Most elderly heart attack patients are not getting a recommended and potentially lifesaving test â€” especially those in managed care, a study suggests.
The test, called an angiogram, is often performed to check blood flow through clogged heart arteries after heart attacks. The study found that patients in managed care were 12 percentage points less likely than those with traditional insurance to get the exam, even when their conditions clearly suggested they should.
``The differences between the managed care and fee-for-service were modest and were really dwarfed by the overall underutilization,'' said Dr. Nathan Every, a Veterans Administration cardiologist in Seattle who has done similar research.
Some patients and researchers suspect that managed care, which pays fixed amounts for treating patients, causes doctors and hospitals to skimp on care.
Studies have given mixed answers, but some research on heart patients has found they get more care under traditional fee-for-service insurance. Even so, it has been largely unclear if the broader care was needed or not. The new study found that it is.
The mammoth analysis of records from about 50,000 Medicare patients was published in Thursday's New England Journal of Medicine. It was carried out by researchers at a group of Boston hospitals and the U.S. General Accounting Office.
They collected records on patients admitted to hospitals in seven states for eight months in 1994-95. They counted how many underwent the angiograms.
In the procedure, dye is pumped into the heart muscle through a skinny tube, and an X-ray image is taken to reveal the heart's condition. The test, which costs about $2,500, can help doctors make critical decisions about treatment.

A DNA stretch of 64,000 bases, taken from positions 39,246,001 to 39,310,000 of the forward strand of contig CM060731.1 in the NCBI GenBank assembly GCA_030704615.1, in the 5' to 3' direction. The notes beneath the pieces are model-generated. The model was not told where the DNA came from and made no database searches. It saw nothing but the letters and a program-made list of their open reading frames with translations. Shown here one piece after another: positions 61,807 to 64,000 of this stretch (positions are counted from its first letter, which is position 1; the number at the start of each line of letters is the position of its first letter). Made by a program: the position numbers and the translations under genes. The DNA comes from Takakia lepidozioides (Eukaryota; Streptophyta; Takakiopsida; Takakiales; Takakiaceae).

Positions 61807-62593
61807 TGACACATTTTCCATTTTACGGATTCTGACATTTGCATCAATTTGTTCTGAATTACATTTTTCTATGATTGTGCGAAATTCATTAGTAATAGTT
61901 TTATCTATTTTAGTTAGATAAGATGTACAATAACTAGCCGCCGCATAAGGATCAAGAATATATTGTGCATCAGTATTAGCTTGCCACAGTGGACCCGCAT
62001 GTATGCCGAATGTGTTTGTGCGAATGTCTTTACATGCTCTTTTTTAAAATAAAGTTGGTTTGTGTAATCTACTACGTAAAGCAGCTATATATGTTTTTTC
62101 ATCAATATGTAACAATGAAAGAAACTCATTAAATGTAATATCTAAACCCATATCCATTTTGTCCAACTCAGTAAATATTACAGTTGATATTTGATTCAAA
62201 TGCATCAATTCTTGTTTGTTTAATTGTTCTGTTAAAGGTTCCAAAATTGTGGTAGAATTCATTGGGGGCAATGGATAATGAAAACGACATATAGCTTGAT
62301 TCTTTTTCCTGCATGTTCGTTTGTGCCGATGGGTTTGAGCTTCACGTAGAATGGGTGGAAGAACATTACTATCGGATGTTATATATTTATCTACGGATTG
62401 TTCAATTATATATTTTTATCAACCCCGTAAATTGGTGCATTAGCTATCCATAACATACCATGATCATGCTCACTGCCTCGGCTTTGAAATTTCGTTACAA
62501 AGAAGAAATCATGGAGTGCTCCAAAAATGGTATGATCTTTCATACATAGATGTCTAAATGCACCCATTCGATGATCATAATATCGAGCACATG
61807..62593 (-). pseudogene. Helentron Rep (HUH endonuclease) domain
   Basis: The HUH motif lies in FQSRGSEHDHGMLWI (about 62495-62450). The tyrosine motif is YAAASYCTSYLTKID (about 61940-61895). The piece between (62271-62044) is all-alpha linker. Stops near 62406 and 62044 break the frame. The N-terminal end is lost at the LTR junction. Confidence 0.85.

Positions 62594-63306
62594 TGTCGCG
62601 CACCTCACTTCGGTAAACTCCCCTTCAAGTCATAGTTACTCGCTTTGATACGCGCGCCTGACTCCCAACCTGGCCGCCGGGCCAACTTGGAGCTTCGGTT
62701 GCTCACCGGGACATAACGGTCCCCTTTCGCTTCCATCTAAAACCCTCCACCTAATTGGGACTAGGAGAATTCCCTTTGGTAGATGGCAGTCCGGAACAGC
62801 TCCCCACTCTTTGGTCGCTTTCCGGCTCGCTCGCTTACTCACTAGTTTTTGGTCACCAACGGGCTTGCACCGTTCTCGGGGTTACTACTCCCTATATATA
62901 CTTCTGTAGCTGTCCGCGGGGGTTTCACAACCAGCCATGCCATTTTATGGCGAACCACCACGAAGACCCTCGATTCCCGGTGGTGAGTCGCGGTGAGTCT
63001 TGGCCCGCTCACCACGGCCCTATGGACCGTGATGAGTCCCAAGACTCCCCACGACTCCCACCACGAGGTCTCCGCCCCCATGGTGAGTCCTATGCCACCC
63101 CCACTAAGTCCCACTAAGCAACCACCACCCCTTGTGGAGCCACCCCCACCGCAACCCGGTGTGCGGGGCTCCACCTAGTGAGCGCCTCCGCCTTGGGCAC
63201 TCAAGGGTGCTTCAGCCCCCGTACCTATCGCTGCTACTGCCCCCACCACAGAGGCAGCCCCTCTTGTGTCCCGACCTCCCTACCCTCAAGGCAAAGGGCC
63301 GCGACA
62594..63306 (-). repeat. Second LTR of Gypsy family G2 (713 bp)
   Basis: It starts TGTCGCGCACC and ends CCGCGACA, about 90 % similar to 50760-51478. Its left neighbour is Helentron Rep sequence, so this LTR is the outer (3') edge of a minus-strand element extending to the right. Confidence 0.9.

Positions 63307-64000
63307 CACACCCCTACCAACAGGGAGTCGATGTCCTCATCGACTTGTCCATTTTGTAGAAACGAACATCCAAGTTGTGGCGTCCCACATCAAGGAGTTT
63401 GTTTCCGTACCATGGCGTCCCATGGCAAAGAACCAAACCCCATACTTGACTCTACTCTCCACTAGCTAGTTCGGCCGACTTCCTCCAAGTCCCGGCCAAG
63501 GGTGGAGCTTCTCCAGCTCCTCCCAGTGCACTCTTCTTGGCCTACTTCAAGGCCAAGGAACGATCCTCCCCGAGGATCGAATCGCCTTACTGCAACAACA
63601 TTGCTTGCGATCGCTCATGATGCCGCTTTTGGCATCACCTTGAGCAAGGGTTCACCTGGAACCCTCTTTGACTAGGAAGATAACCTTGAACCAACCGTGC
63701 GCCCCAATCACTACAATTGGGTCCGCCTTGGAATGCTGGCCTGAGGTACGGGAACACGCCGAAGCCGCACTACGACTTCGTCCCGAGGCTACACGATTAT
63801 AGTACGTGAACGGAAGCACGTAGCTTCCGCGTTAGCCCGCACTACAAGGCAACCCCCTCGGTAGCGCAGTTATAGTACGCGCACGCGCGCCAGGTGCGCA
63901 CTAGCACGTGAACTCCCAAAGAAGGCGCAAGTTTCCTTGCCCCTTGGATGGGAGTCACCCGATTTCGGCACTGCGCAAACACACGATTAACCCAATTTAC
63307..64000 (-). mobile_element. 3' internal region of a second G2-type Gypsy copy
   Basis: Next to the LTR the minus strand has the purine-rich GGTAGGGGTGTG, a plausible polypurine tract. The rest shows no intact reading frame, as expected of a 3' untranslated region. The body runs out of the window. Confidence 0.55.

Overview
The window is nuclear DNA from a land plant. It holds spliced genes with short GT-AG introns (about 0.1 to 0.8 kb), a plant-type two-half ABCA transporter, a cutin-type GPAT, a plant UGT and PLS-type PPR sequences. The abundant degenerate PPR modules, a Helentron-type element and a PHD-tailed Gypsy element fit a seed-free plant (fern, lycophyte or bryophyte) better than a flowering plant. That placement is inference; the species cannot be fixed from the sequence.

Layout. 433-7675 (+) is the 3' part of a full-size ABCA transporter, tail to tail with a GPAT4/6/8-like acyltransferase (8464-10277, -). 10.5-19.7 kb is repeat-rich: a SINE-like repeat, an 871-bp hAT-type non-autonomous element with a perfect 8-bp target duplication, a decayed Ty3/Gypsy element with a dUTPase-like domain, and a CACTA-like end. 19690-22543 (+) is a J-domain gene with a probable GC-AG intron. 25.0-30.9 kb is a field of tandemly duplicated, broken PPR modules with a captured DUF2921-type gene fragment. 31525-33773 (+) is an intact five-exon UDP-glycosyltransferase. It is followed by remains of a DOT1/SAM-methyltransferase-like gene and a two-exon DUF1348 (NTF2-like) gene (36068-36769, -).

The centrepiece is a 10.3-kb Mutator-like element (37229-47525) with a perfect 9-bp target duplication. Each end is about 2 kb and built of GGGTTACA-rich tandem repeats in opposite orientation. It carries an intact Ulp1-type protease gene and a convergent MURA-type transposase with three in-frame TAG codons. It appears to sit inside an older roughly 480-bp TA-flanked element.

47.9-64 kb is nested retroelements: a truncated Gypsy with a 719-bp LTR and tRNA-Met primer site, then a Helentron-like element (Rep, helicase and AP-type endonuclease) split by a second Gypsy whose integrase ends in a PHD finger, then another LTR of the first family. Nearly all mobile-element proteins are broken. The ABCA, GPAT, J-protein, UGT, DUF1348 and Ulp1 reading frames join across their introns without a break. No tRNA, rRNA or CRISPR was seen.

The researchers set out to compare treatment under the two types of insurance. They were surprised to discover that striking numbers of patients in both groups fail to undergo the test when it is medically warranted.
Among fee-for-service patients, 46 percent were given angiograms when they were clearly warranted under accepted professional guidelines. Among managed care patients, just 34 percent underwent the procedure when justified. Only about 10 percent had clearly unnecessary angiograms under either payment plan.
The lead researcher, Edward Guadagnoli, at Harvard Medical School, cautioned: ``Is this an indictment of managed care? No, we're only talking about one procedure for one condition. I think we need to look at other conditions.''
Representatives of the American Association of Health Plans, which includes HMOs and other managed care insurers, argued that their plans provide doctors with a financial incentive to give the best care.
``If someone is sick and they get sicker, that typically costs more, and your incentive is to not let that happen,'' said Susan Pisano, an association spokeswoman.
On the Net:
American Heart Association: http://americanheart.org
National Heart, Lung and Blood Institute: http://www.nhlbi.nih.gov/index.htm